tDAR Logo tDAR digital antiquity

Social Identity and Mass Sacrifice: An Investigation at Matrix 101, a Late Middle Sicán Funerary Context

Author(s): Jenna Hurtubise ; Haagen Klaus ; José Pinilla ; Carlos Elera

Year: 2016

» Downloads & Basic Metadata


We examine the social identity of the individuals buried at a Late Middle Sicán (A.D. 1050-1120) mass grave designated Matrix 101, located in the Sicán Religious-Funerary Precinct in the La Leche Valley, north coast of Peru. Our objectives are threefold: (1) to understand the social identities of the individuals, (2) to examine the complex mortuary practices that took place during the construction of the burial, and (3) to infer sociopolitical reasons for the construction of Matrix 101 and to see how they might relate to the Sicán political-religious collapse.

Body positions, grave goods, and present frequencies of biological stress allow for social identity of the deceased to be assessed. Due to the large scale of the mortuary context and apparent deliberate skeletal manipulation, preliminary research points to the special nature of Matrix 101. We hypothesize that Matrix 101 represents a mass grave that was constructed in three closely timed events surrounding an El Niño ca. A.D. 1050. We argue that the presence of burial manipulation, specific body positions, and evidence of sharp force trauma provide evidence of ritual killing. We suggest that these individuals represent Sicán elite whose identities were transformed into sacred objects during a crisis ritual.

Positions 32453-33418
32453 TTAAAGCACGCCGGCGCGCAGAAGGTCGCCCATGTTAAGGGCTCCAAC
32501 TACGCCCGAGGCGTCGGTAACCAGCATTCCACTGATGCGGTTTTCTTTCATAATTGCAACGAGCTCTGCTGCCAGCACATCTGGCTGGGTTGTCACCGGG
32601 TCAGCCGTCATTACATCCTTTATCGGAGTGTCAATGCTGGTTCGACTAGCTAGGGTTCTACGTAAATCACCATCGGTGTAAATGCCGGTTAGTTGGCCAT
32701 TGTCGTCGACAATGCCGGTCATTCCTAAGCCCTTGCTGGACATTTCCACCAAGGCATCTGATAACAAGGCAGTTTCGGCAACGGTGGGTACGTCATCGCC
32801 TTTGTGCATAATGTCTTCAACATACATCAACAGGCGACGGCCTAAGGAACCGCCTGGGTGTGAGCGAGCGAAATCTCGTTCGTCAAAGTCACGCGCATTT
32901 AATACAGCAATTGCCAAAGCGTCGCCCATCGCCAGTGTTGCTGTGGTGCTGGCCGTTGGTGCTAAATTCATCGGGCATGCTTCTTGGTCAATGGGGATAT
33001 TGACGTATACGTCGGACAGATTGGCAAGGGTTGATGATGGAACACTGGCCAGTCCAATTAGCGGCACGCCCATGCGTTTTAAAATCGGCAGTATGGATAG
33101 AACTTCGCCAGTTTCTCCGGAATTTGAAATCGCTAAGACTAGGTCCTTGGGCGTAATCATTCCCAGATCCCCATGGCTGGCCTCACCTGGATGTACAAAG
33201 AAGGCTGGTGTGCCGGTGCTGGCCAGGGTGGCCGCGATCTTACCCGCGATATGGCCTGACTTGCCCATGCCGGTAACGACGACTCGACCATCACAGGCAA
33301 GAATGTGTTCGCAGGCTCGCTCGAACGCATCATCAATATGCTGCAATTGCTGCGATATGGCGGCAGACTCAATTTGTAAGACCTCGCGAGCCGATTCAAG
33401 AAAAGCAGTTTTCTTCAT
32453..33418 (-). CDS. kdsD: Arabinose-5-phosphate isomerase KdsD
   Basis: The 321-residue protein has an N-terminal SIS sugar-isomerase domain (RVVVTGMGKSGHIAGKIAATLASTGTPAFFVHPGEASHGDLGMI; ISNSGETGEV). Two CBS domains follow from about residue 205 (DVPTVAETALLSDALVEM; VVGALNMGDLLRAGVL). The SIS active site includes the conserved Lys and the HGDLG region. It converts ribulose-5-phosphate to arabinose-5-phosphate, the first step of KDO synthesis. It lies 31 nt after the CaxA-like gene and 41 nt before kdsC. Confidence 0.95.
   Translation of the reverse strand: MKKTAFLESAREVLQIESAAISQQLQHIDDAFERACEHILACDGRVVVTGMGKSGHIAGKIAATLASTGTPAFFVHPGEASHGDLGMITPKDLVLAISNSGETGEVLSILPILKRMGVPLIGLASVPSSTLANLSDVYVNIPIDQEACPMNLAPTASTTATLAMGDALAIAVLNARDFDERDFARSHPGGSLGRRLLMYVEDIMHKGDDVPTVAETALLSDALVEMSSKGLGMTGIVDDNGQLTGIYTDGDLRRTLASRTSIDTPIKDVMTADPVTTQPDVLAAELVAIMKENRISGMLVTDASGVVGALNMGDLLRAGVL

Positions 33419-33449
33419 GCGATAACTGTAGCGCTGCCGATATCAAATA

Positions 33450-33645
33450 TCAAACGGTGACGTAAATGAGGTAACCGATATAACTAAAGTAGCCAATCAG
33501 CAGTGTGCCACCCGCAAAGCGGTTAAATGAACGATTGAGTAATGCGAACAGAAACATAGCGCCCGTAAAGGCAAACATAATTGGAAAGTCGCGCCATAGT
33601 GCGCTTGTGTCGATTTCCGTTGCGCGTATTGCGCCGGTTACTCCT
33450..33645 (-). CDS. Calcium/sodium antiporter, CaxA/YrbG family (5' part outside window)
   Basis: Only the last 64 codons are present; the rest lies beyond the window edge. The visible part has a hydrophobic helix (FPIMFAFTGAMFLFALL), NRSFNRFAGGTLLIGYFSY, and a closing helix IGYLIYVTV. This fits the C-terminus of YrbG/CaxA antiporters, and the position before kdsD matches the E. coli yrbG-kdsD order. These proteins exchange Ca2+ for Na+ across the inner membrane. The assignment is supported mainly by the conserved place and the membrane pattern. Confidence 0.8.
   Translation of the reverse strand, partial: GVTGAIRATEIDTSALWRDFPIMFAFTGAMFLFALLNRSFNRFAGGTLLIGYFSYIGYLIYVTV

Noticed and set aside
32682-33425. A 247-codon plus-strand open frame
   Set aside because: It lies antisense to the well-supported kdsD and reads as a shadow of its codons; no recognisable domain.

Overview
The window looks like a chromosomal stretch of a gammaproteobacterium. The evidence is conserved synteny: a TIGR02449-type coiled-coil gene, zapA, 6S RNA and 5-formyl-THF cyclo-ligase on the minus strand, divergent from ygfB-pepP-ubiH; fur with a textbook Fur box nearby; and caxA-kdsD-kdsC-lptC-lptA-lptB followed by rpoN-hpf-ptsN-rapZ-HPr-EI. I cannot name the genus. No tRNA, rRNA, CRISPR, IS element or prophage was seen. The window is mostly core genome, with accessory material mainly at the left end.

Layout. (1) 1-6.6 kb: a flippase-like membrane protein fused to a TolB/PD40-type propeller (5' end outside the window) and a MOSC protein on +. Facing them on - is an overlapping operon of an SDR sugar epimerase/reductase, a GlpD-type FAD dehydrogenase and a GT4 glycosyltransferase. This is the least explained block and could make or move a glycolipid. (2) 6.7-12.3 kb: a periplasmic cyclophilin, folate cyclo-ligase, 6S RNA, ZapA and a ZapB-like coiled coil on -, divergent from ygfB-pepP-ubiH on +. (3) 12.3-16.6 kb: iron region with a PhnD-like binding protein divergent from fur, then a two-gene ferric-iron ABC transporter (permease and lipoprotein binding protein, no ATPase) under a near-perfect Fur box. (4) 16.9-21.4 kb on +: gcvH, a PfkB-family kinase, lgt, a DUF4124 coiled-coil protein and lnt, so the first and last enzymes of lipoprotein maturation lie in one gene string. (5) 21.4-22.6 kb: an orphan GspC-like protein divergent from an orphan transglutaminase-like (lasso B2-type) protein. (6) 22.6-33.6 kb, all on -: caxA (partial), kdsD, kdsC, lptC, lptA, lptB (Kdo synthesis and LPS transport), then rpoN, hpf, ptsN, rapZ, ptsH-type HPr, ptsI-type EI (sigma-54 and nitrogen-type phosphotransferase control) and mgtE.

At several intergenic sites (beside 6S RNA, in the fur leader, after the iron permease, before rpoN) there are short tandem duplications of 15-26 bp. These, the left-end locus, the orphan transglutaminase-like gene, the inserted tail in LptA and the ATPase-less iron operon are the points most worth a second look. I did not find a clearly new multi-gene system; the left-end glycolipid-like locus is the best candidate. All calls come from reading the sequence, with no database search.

This Resource is Part of the Following Collections

Cite this Record

Social Identity and Mass Sacrifice: An Investigation at Matrix 101, a Late Middle Sicán Funerary Context. Jenna Hurtubise, Haagen Klaus, José Pinilla, Carlos Elera. Presented at The 81st Annual Meeting of the Society for American Archaeology, Orlando, Florida. 2016 ( tDAR id: 404541)


Geographic Keywords
South America

Spatial Coverage

min long: -93.691; min lat: -56.945 ; max long: -31.113; max lat: 18.48 ;

Arizona State University The Andrew W. Mellon Foundation National Science Foundation National Endowment for the Humanities Society for American Archaeology Archaeological Institute of America